CANBERRA -- Nick Xenophon Team Senator Skye Kakoschke-Moore wants the Turnbull Government to show leadership on her "red flag" issue of gender equality despite it grappling with its own slide in female representation.
There's a government policy to improve the gender balance on Commonwealth government boards, but the representation is slipping and the new NXT Senator is behind a new push to legislate a target.
A bill due to be reintroduced next month would require a split on government boards of 40 percent male, 40 percent female and 20 percent of either gender or a comprehensive explanation would be demanded.
Senator Kakoschke-Moore has told The Huffington Post Australia her childhood in the Middle East has inspired her to fight for gender equality.
"There was not too much scope for women in that particular setting to really attain leadership positions," she told HuffPost Australia.
"So when I returned to Australia and I saw obviously women have so much more opportunity here to attain leadership positions, yet we seem not to be getting to the point where woman have an equal share of leadership, that was a red flag to me."
Senator Kakoschke-Moore said the gender balance on government boards has slipped over recent years and is "something we need to address at a federal government level".
"I believe the government has an obligation to set an example to the corporate world when it comes to appointing women into leadership positions," the South Australia Senator said.
It's a gender target for NXT, not a quota.
"You never want to be in a position where you have people appointed to a board because they are just fulfilling some numbers," she said.
"Because that places doubt in that person's mind that has been appointed and also in their colleagues' mind about the merit of them being there."
This week, the quarterly Gender Diversity Quarterly Report by the Australian Institute of Company Directors showed progress towards ASX 200 companies meeting a 30 per cent target of female representation on boards by 2018.
The percentage of women on corporate boards has risen to 23.8 percent from a low of 8.3 percent in 2009.
Fifty three companies have already reached the 30 percent target, up from 38 companies this time last year, but there are still 22 ASX 200 boards with no women.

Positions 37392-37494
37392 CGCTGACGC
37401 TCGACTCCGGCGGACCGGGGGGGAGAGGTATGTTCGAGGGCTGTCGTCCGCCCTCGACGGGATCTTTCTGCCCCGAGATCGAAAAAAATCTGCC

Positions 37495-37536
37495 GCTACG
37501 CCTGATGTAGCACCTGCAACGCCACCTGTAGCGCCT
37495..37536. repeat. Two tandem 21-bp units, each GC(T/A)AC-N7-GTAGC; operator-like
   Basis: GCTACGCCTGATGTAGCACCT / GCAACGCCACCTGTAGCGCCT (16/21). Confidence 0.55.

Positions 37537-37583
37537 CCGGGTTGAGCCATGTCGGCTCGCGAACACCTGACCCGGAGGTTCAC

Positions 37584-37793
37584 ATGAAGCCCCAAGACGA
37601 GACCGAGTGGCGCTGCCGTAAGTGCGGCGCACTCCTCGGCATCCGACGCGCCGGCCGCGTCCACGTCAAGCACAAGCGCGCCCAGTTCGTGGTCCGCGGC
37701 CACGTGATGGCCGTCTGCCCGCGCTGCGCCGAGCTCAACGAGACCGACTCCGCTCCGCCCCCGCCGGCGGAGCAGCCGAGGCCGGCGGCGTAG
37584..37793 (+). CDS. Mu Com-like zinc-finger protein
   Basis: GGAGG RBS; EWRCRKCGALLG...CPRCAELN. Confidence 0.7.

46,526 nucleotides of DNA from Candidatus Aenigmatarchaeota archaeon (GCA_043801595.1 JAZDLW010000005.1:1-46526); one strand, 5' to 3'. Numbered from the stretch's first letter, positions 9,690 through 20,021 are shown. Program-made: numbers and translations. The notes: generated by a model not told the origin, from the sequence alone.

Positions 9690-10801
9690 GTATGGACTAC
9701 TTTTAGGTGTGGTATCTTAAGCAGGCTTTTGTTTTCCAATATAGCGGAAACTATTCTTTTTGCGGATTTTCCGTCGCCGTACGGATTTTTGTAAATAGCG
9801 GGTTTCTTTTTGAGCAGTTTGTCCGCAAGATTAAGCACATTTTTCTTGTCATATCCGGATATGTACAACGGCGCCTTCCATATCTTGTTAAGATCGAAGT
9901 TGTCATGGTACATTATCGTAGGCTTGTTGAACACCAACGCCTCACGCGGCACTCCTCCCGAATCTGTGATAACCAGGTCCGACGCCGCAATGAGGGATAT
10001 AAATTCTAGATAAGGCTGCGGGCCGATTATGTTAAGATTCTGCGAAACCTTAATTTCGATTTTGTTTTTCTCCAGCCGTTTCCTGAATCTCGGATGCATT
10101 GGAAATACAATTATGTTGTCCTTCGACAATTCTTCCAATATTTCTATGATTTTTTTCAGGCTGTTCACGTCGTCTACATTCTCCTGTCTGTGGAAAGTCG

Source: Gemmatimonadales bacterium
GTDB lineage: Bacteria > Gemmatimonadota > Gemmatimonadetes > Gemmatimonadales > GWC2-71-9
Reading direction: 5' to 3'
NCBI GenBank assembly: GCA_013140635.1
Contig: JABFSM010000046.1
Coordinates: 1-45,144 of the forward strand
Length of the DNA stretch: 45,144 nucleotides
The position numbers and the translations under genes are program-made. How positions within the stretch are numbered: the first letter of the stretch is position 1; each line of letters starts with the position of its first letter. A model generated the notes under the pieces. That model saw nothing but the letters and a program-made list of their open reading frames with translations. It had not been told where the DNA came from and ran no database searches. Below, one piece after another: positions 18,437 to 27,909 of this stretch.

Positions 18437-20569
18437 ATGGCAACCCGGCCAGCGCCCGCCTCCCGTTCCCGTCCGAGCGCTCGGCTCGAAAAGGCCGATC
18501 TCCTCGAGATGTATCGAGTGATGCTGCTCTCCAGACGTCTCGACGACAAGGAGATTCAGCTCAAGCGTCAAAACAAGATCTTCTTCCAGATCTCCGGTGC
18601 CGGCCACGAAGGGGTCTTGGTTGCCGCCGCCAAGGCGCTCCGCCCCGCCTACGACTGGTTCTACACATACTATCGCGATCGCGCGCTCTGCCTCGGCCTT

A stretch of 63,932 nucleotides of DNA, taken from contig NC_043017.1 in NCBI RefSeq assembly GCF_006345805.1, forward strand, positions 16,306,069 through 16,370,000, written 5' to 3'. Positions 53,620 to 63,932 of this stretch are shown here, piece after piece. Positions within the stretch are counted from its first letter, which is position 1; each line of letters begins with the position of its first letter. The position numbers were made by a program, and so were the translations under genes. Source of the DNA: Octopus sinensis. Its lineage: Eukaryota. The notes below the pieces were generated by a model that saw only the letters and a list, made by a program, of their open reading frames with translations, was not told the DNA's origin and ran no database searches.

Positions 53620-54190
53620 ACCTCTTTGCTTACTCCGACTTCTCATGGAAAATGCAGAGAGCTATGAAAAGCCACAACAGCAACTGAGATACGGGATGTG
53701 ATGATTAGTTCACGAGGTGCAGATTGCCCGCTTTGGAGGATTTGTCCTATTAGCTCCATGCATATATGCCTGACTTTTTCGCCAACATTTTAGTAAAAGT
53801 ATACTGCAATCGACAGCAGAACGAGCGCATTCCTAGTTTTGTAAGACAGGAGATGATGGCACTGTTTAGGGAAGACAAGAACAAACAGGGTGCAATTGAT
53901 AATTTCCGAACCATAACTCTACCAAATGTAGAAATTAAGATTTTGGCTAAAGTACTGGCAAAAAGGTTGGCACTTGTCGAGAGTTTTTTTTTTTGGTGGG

The Nick Xenophon Team wants the Turnbull Government to set an example for government boards, and Senator Kakoschke-Moore expects the boards will be all the better for it.
"Research both domestic and international has repeatedly shown that boards that are gender diverse perform better, make better decisions," she said.
"From a very practical level it makes sense to have a gender diverse board, particularly when it does lead to better outcomes."
Things are improving in federal parliament, but not for the ruling Liberal/National Coalition. Women now make up 32 percent of the federal parliament, up from 27 percent on the 44th parliament. The rise is thanks to a host of newly elected Labor and minor party politicians, whereas the Liberal Party lost four female MPs on July 2.
The Federal Liberal Party Executive recently adopted a long-term grassroots gender reform program in a bid to encourage more women to join and participate.
"I just want to make sure they are taking the issue seriously," Senator Kakoschke-Moore told HuffPost Australia. "They have actually gone backwards when it comes to female representation within parliament and within their party."
"I think it is incumbent upon us as parliamentarians to ensure that reversal does not keep happening."
"We'll be doing everything we can to convince the Coalition Government that having gender diversity is a good thing and that we should be setting the example to the corporate world in terms of making some real difference, to ensure women are fulfilling leadership roles."